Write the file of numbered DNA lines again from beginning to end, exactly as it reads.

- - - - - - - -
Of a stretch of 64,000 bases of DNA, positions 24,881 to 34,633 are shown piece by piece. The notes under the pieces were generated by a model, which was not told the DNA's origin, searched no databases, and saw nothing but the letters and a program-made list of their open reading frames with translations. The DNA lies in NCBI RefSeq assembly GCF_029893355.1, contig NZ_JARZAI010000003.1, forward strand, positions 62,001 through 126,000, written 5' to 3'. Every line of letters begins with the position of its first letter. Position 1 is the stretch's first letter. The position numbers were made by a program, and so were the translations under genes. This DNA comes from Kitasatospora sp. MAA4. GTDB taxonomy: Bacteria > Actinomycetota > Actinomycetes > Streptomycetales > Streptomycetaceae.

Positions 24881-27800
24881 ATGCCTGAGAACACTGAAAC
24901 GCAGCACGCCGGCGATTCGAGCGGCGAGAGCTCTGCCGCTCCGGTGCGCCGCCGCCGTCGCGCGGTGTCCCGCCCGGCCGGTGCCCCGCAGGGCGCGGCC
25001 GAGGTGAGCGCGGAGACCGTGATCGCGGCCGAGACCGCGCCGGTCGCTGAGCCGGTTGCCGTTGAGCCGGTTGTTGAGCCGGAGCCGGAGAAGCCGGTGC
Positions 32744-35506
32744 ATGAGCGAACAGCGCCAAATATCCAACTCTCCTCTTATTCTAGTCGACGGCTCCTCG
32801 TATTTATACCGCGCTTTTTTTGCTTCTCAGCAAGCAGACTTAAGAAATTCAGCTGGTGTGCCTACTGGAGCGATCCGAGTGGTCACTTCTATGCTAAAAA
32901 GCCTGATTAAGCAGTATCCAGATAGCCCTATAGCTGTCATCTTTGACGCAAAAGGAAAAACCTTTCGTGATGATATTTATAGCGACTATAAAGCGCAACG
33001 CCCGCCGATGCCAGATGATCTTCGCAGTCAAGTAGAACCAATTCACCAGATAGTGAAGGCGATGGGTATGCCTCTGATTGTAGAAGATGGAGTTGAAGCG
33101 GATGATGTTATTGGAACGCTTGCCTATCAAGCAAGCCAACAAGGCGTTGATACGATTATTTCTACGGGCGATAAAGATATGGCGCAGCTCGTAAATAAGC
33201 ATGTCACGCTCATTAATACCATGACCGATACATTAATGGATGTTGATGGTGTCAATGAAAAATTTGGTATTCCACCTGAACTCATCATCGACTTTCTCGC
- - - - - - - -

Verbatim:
Of a stretch of 64,000 bases of DNA, positions 24,881 to 34,633 are shown piece by piece. The notes under the pieces were generated by a model, which was not told the DNA's origin, searched no databases, and saw nothing but the letters and a program-made list of their open reading frames with translations. The DNA lies in NCBI RefSeq assembly GCF_029893355.1, contig NZ_JARZAI010000003.1, forward strand, positions 62,001 through 126,000, written 5' to 3'. Every line of letters begins with the position of its first letter. Position 1 is the stretch's first letter. The position numbers were made by a program, and so were the translations under genes. This DNA comes from Kitasatospora sp. MAA4. GTDB taxonomy: Bacteria > Actinomycetota > Actinomycetes > Streptomycetales > Streptomycetaceae.

Positions 24881-27800
24881 ATGCCTGAGAACACTGAAAC
24901 GCAGCACGCCGGCGATTCGAGCGGCGAGAGCTCTGCCGCTCCGGTGCGCCGCCGCCGTCGCGCGGTGTCCCGCCCGGCCGGTGCCCCGCAGGGCGCGGCC
25001 GAGGTGAGCGCGGAGACCGTGATCGCGGCCGAGACCGCGCCGGTCGCTGAGCCGGTTGCCGTTGAGCCGGTTGTTGAGCCGGAGCCGGAGAAGCCGGTGC
Positions 32744-35506
32744 ATGAGCGAACAGCGCCAAATATCCAACTCTCCTCTTATTCTAGTCGACGGCTCCTCG
32801 TATTTATACCGCGCTTTTTTTGCTTCTCAGCAAGCAGACTTAAGAAATTCAGCTGGTGTGCCTACTGGAGCGATCCGAGTGGTCACTTCTATGCTAAAAA
32901 GCCTGATTAAGCAGTATCCAGATAGCCCTATAGCTGTCATCTTTGACGCAAAAGGAAAAACCTTTCGTGATGATATTTATAGCGACTATAAAGCGCAACG
33001 CCCGCCGATGCCAGATGATCTTCGCAGTCAAGTAGAACCAATTCACCAGATAGTGAAGGCGATGGGTATGCCTCTGATTGTAGAAGATGGAGTTGAAGCG
33101 GATGATGTTATTGGAACGCTTGCCTATCAAGCAAGCCAACAAGGCGTTGATACGATTATTTCTACGGGCGATAAAGATATGGCGCAGCTCGTAAATAAGC
33201 ATGTCACGCTCATTAATACCATGACCGATACATTAATGGATGTTGATGGTGTCAATGAAAAATTTGGTATTCCACCTGAACTCATCATCGACTTTCTCGC